Guy Williams Discusses:  RAISING BOYS VERSUS GIRLS

Guy Williams is "Lost in Space" once a week, but professes to be lost in parenthood permanently. Guy and his wife have a son, Steve, thirteen, and a daughter, Toni, eight. Guy says, "When Toni was born, Steve was a well-launched five, so we were convinced we had developed into keen, knowledgeable parents, equipped to bring up a second child according to tested procedures. That was our first error. We learned in a hurry that having a child of one sex does not automatically equip parents, to understand and guide a child of the opposite sex."

Guy says, "No matter what people think, it isn't a man's world- if one means by that that a man has the easier life. It is impressed upon a boy at an early age that he must be financially responsible, because his is to be the job of protector. He must also master resourcefulness and diplomacy. He must learn early how to avoid the local bully without being called chicken".

"At about the time we had Steve's life planned, along came Toni. One of our early discoveries was that apparently no female baby needs to be taught to be a girl- she is one hundred per cent indoctrinated the moment she starts to flirt with her pediatrician. She is never required to make a transition from the home world to the school world. She's had it figured from the start."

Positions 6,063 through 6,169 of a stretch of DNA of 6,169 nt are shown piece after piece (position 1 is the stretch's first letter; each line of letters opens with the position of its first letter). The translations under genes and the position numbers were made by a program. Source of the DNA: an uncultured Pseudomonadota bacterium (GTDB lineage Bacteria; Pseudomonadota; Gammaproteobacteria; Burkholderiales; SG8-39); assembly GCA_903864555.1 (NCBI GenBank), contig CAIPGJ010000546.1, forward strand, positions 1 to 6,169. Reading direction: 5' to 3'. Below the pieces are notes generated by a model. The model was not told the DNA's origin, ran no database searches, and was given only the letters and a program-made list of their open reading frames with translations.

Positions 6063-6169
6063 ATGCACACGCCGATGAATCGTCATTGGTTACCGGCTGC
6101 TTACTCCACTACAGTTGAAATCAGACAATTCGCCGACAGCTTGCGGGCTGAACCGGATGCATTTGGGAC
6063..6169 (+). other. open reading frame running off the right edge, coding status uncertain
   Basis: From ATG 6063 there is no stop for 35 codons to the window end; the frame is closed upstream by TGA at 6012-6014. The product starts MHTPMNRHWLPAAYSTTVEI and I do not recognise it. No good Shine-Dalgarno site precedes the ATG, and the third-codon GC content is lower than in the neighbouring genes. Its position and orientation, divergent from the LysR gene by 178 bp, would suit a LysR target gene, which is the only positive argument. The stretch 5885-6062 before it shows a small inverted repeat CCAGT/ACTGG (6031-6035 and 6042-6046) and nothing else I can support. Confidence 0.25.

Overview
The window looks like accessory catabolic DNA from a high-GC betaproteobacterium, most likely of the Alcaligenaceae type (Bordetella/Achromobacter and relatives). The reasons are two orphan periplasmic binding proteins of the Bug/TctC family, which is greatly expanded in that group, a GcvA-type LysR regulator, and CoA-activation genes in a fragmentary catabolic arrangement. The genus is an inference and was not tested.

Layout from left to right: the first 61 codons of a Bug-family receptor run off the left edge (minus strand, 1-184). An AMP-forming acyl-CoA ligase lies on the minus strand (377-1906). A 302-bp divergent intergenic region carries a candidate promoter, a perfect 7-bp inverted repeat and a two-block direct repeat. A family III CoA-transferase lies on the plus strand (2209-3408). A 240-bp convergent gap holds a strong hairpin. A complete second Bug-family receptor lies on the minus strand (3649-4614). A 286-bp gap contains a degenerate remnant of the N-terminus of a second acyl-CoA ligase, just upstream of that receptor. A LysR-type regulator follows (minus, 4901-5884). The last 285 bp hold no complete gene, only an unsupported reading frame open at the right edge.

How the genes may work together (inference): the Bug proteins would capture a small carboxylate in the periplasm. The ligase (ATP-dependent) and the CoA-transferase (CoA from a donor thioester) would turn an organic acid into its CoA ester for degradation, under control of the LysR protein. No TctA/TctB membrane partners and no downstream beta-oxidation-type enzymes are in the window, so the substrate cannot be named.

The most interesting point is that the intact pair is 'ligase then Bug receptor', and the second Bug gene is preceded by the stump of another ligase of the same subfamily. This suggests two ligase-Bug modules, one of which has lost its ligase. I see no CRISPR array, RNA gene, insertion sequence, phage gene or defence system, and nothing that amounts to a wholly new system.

Guy discovered early in Toni's training that nothing exasperated her so much as being told, "You can't- you're a girl." She was furious to be discriminated against because of her sex. The next time she wanted to play football, Guy changed his method. "Great idea, but wait until you're a little older," he advised. "Those boys aren't kidding when they tackle; you need a little more beef to compete; give yourself about two more years." Toni was satisfies and Guy knew that in two years his girl child would have turned her attention to less tooth-rattling activities.

Guy says, "If possible, parents should arrange a family so that there is an older brother for each sister. The youngsters will solve a multitude of problems for one another. For instance, Steve taught Toni to ride a bicycle. That took time and patience, but Toni finally mastered the technique. Then she had to learn to be watchful, because Steve tripped her if she relaxed her vigilance. That taught her to be cautious around the playful male, and did wonders for her concentration and sense of humor."

"In our household we try to remember that the first law of parenthood is flexibility, because no two children can be brought up alike; each youngster is a separate, unique individual. Such diversity is just one of the things that keeps parents on their toes."

Photoplay Magazine. 1967.